Rabies is a preventable viral disease of mammals most often transmitted through the bite of a rabid animal. The vast majority of rabies cases reported to the Centers for Disease Control and Prevention (CDC) each year occur in wild animals like raccoons, skunks, bats, and foxes. Domestic animals account for less than 10% of the reported rabies cases, with cats, cattle, and dogs most often reported rabid.
In Colorado, the primary reservoirs for rabies are bats and skunks. Starting in 2008, rabies in skunks began to spread of eastern Colorado towards the Front Range (see skunk monitoring protocol). Instances of rabies among other wild and domestic animals are rare. A few cases have recently been documented in foxes in Colorado, due to infection with rabies from skunks. Rodents and lagomorphs (hamsters, guinea pigs, squirrels, rabbits, and hares) have never been positive for rabies in Colorado, with the exception of one muskrat (large wild rodent related to beavers) in Morgan County in 2010, in the middle of a skunk rabies epizootic (outbreak among animals). Rodents and lagomorphs are rarely positive anywhere in the country. The last reported cases of rabies occurred in Colorado in the following domestic animals: dog (2003 - imported from Texas), cat (2010 & 2008). The last case of dog rabies acquired in Colorado occurred in 1974. The last reported case of rabies in a human occurred in 1931.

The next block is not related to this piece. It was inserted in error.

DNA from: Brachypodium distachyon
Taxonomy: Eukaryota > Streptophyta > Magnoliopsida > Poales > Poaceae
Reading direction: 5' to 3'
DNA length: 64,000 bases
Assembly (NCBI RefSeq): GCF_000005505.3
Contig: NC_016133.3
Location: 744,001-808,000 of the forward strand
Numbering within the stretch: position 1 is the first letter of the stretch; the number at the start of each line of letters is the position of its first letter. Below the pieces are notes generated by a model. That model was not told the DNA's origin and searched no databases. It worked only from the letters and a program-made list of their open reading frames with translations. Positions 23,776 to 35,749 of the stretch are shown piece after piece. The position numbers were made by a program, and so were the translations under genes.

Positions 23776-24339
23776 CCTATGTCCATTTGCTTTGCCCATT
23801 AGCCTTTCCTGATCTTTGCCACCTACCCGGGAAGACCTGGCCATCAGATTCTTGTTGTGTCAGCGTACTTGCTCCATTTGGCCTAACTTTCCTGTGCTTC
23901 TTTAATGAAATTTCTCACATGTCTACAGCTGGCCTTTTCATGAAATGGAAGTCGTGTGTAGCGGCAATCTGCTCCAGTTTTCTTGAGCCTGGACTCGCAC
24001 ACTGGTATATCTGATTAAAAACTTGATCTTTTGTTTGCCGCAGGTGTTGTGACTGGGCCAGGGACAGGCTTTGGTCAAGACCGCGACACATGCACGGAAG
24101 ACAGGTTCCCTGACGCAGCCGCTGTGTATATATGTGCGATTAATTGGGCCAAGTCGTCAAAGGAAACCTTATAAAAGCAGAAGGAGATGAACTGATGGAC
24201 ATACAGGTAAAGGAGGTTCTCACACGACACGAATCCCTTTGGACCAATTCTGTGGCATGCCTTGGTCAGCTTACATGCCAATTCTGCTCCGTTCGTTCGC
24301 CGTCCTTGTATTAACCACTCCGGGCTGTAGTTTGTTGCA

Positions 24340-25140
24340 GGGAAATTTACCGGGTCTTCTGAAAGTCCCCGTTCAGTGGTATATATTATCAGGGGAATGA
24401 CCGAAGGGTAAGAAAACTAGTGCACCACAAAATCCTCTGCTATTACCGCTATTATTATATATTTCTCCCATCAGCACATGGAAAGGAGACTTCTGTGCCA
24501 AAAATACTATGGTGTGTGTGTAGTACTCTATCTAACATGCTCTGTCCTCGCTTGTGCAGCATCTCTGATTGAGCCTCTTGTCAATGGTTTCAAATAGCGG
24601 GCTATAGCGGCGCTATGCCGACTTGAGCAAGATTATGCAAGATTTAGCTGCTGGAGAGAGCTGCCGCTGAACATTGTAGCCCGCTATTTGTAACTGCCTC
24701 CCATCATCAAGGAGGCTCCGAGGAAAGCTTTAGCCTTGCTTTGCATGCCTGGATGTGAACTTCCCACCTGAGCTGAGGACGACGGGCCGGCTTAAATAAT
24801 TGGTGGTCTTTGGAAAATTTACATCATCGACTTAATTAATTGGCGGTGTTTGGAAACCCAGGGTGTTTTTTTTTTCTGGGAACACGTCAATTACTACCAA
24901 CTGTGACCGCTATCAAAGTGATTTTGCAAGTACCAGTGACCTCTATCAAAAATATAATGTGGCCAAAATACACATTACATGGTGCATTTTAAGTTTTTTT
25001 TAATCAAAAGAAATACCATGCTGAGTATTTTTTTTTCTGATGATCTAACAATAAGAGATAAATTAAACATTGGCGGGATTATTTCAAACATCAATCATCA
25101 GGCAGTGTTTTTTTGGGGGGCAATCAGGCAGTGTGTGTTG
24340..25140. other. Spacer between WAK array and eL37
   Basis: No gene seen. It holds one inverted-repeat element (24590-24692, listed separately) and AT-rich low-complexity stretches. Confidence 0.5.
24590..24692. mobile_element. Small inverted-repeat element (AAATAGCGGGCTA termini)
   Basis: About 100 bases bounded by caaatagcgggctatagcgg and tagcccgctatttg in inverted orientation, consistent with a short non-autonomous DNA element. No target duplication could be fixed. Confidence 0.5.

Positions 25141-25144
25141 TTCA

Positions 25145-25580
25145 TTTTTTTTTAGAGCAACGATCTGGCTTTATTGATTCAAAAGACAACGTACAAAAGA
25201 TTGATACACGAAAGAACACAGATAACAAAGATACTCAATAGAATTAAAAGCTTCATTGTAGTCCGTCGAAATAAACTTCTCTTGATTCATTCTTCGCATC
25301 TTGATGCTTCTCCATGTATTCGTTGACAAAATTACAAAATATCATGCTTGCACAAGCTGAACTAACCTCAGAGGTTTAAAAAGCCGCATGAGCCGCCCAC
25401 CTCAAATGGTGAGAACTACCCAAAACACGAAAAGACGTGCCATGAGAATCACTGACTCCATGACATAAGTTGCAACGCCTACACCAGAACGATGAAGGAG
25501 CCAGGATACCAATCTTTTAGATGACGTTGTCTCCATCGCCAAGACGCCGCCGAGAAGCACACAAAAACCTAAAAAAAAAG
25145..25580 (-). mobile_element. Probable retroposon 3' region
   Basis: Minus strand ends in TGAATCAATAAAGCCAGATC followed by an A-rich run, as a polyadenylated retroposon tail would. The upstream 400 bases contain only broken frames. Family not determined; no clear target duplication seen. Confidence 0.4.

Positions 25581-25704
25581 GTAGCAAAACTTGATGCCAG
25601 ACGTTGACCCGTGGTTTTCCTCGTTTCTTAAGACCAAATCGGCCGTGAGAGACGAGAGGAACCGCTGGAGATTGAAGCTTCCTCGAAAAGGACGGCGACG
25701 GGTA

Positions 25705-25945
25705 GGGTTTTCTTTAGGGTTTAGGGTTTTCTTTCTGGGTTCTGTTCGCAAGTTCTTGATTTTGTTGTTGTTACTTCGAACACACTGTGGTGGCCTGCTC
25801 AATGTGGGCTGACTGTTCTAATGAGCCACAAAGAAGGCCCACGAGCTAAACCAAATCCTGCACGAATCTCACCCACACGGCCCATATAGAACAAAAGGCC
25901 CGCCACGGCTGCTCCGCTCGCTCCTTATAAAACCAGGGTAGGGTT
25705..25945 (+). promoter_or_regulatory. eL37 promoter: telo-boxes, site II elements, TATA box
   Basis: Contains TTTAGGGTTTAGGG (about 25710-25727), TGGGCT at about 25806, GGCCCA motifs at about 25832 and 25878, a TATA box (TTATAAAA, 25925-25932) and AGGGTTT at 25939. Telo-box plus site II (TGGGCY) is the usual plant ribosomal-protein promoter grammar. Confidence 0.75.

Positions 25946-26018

Rabies virus infects the central nervous system, causing encephalopathy and ultimately death. Symptoms of rabies in humans are initially nonspecific, consisting of fever, headache, and general malaise. As the disease progresses, neurological symptoms appear and may include insomnia, anxiety, confusion, slight or partial paralysis, excitation, hallucinations, agitation, hypersalivation, difficulty swallowing, and hydrophobia (fear of water). Death usually occurs within days of the onset of symptoms.
There is no treatment for rabies after symptoms of the disease appear. However, an extremely effective rabies vaccine can provide immunity to rabies when administered after an exposure (postexposure prophylaxis) or for protection before an exposure occurs (preexposure prophylaxis).
If you are bitten by an animal, please contact your medical provider or local health department to determine the potential for rabies exposure, the need for treatment, and to decide whether or not to test the animal for rabies.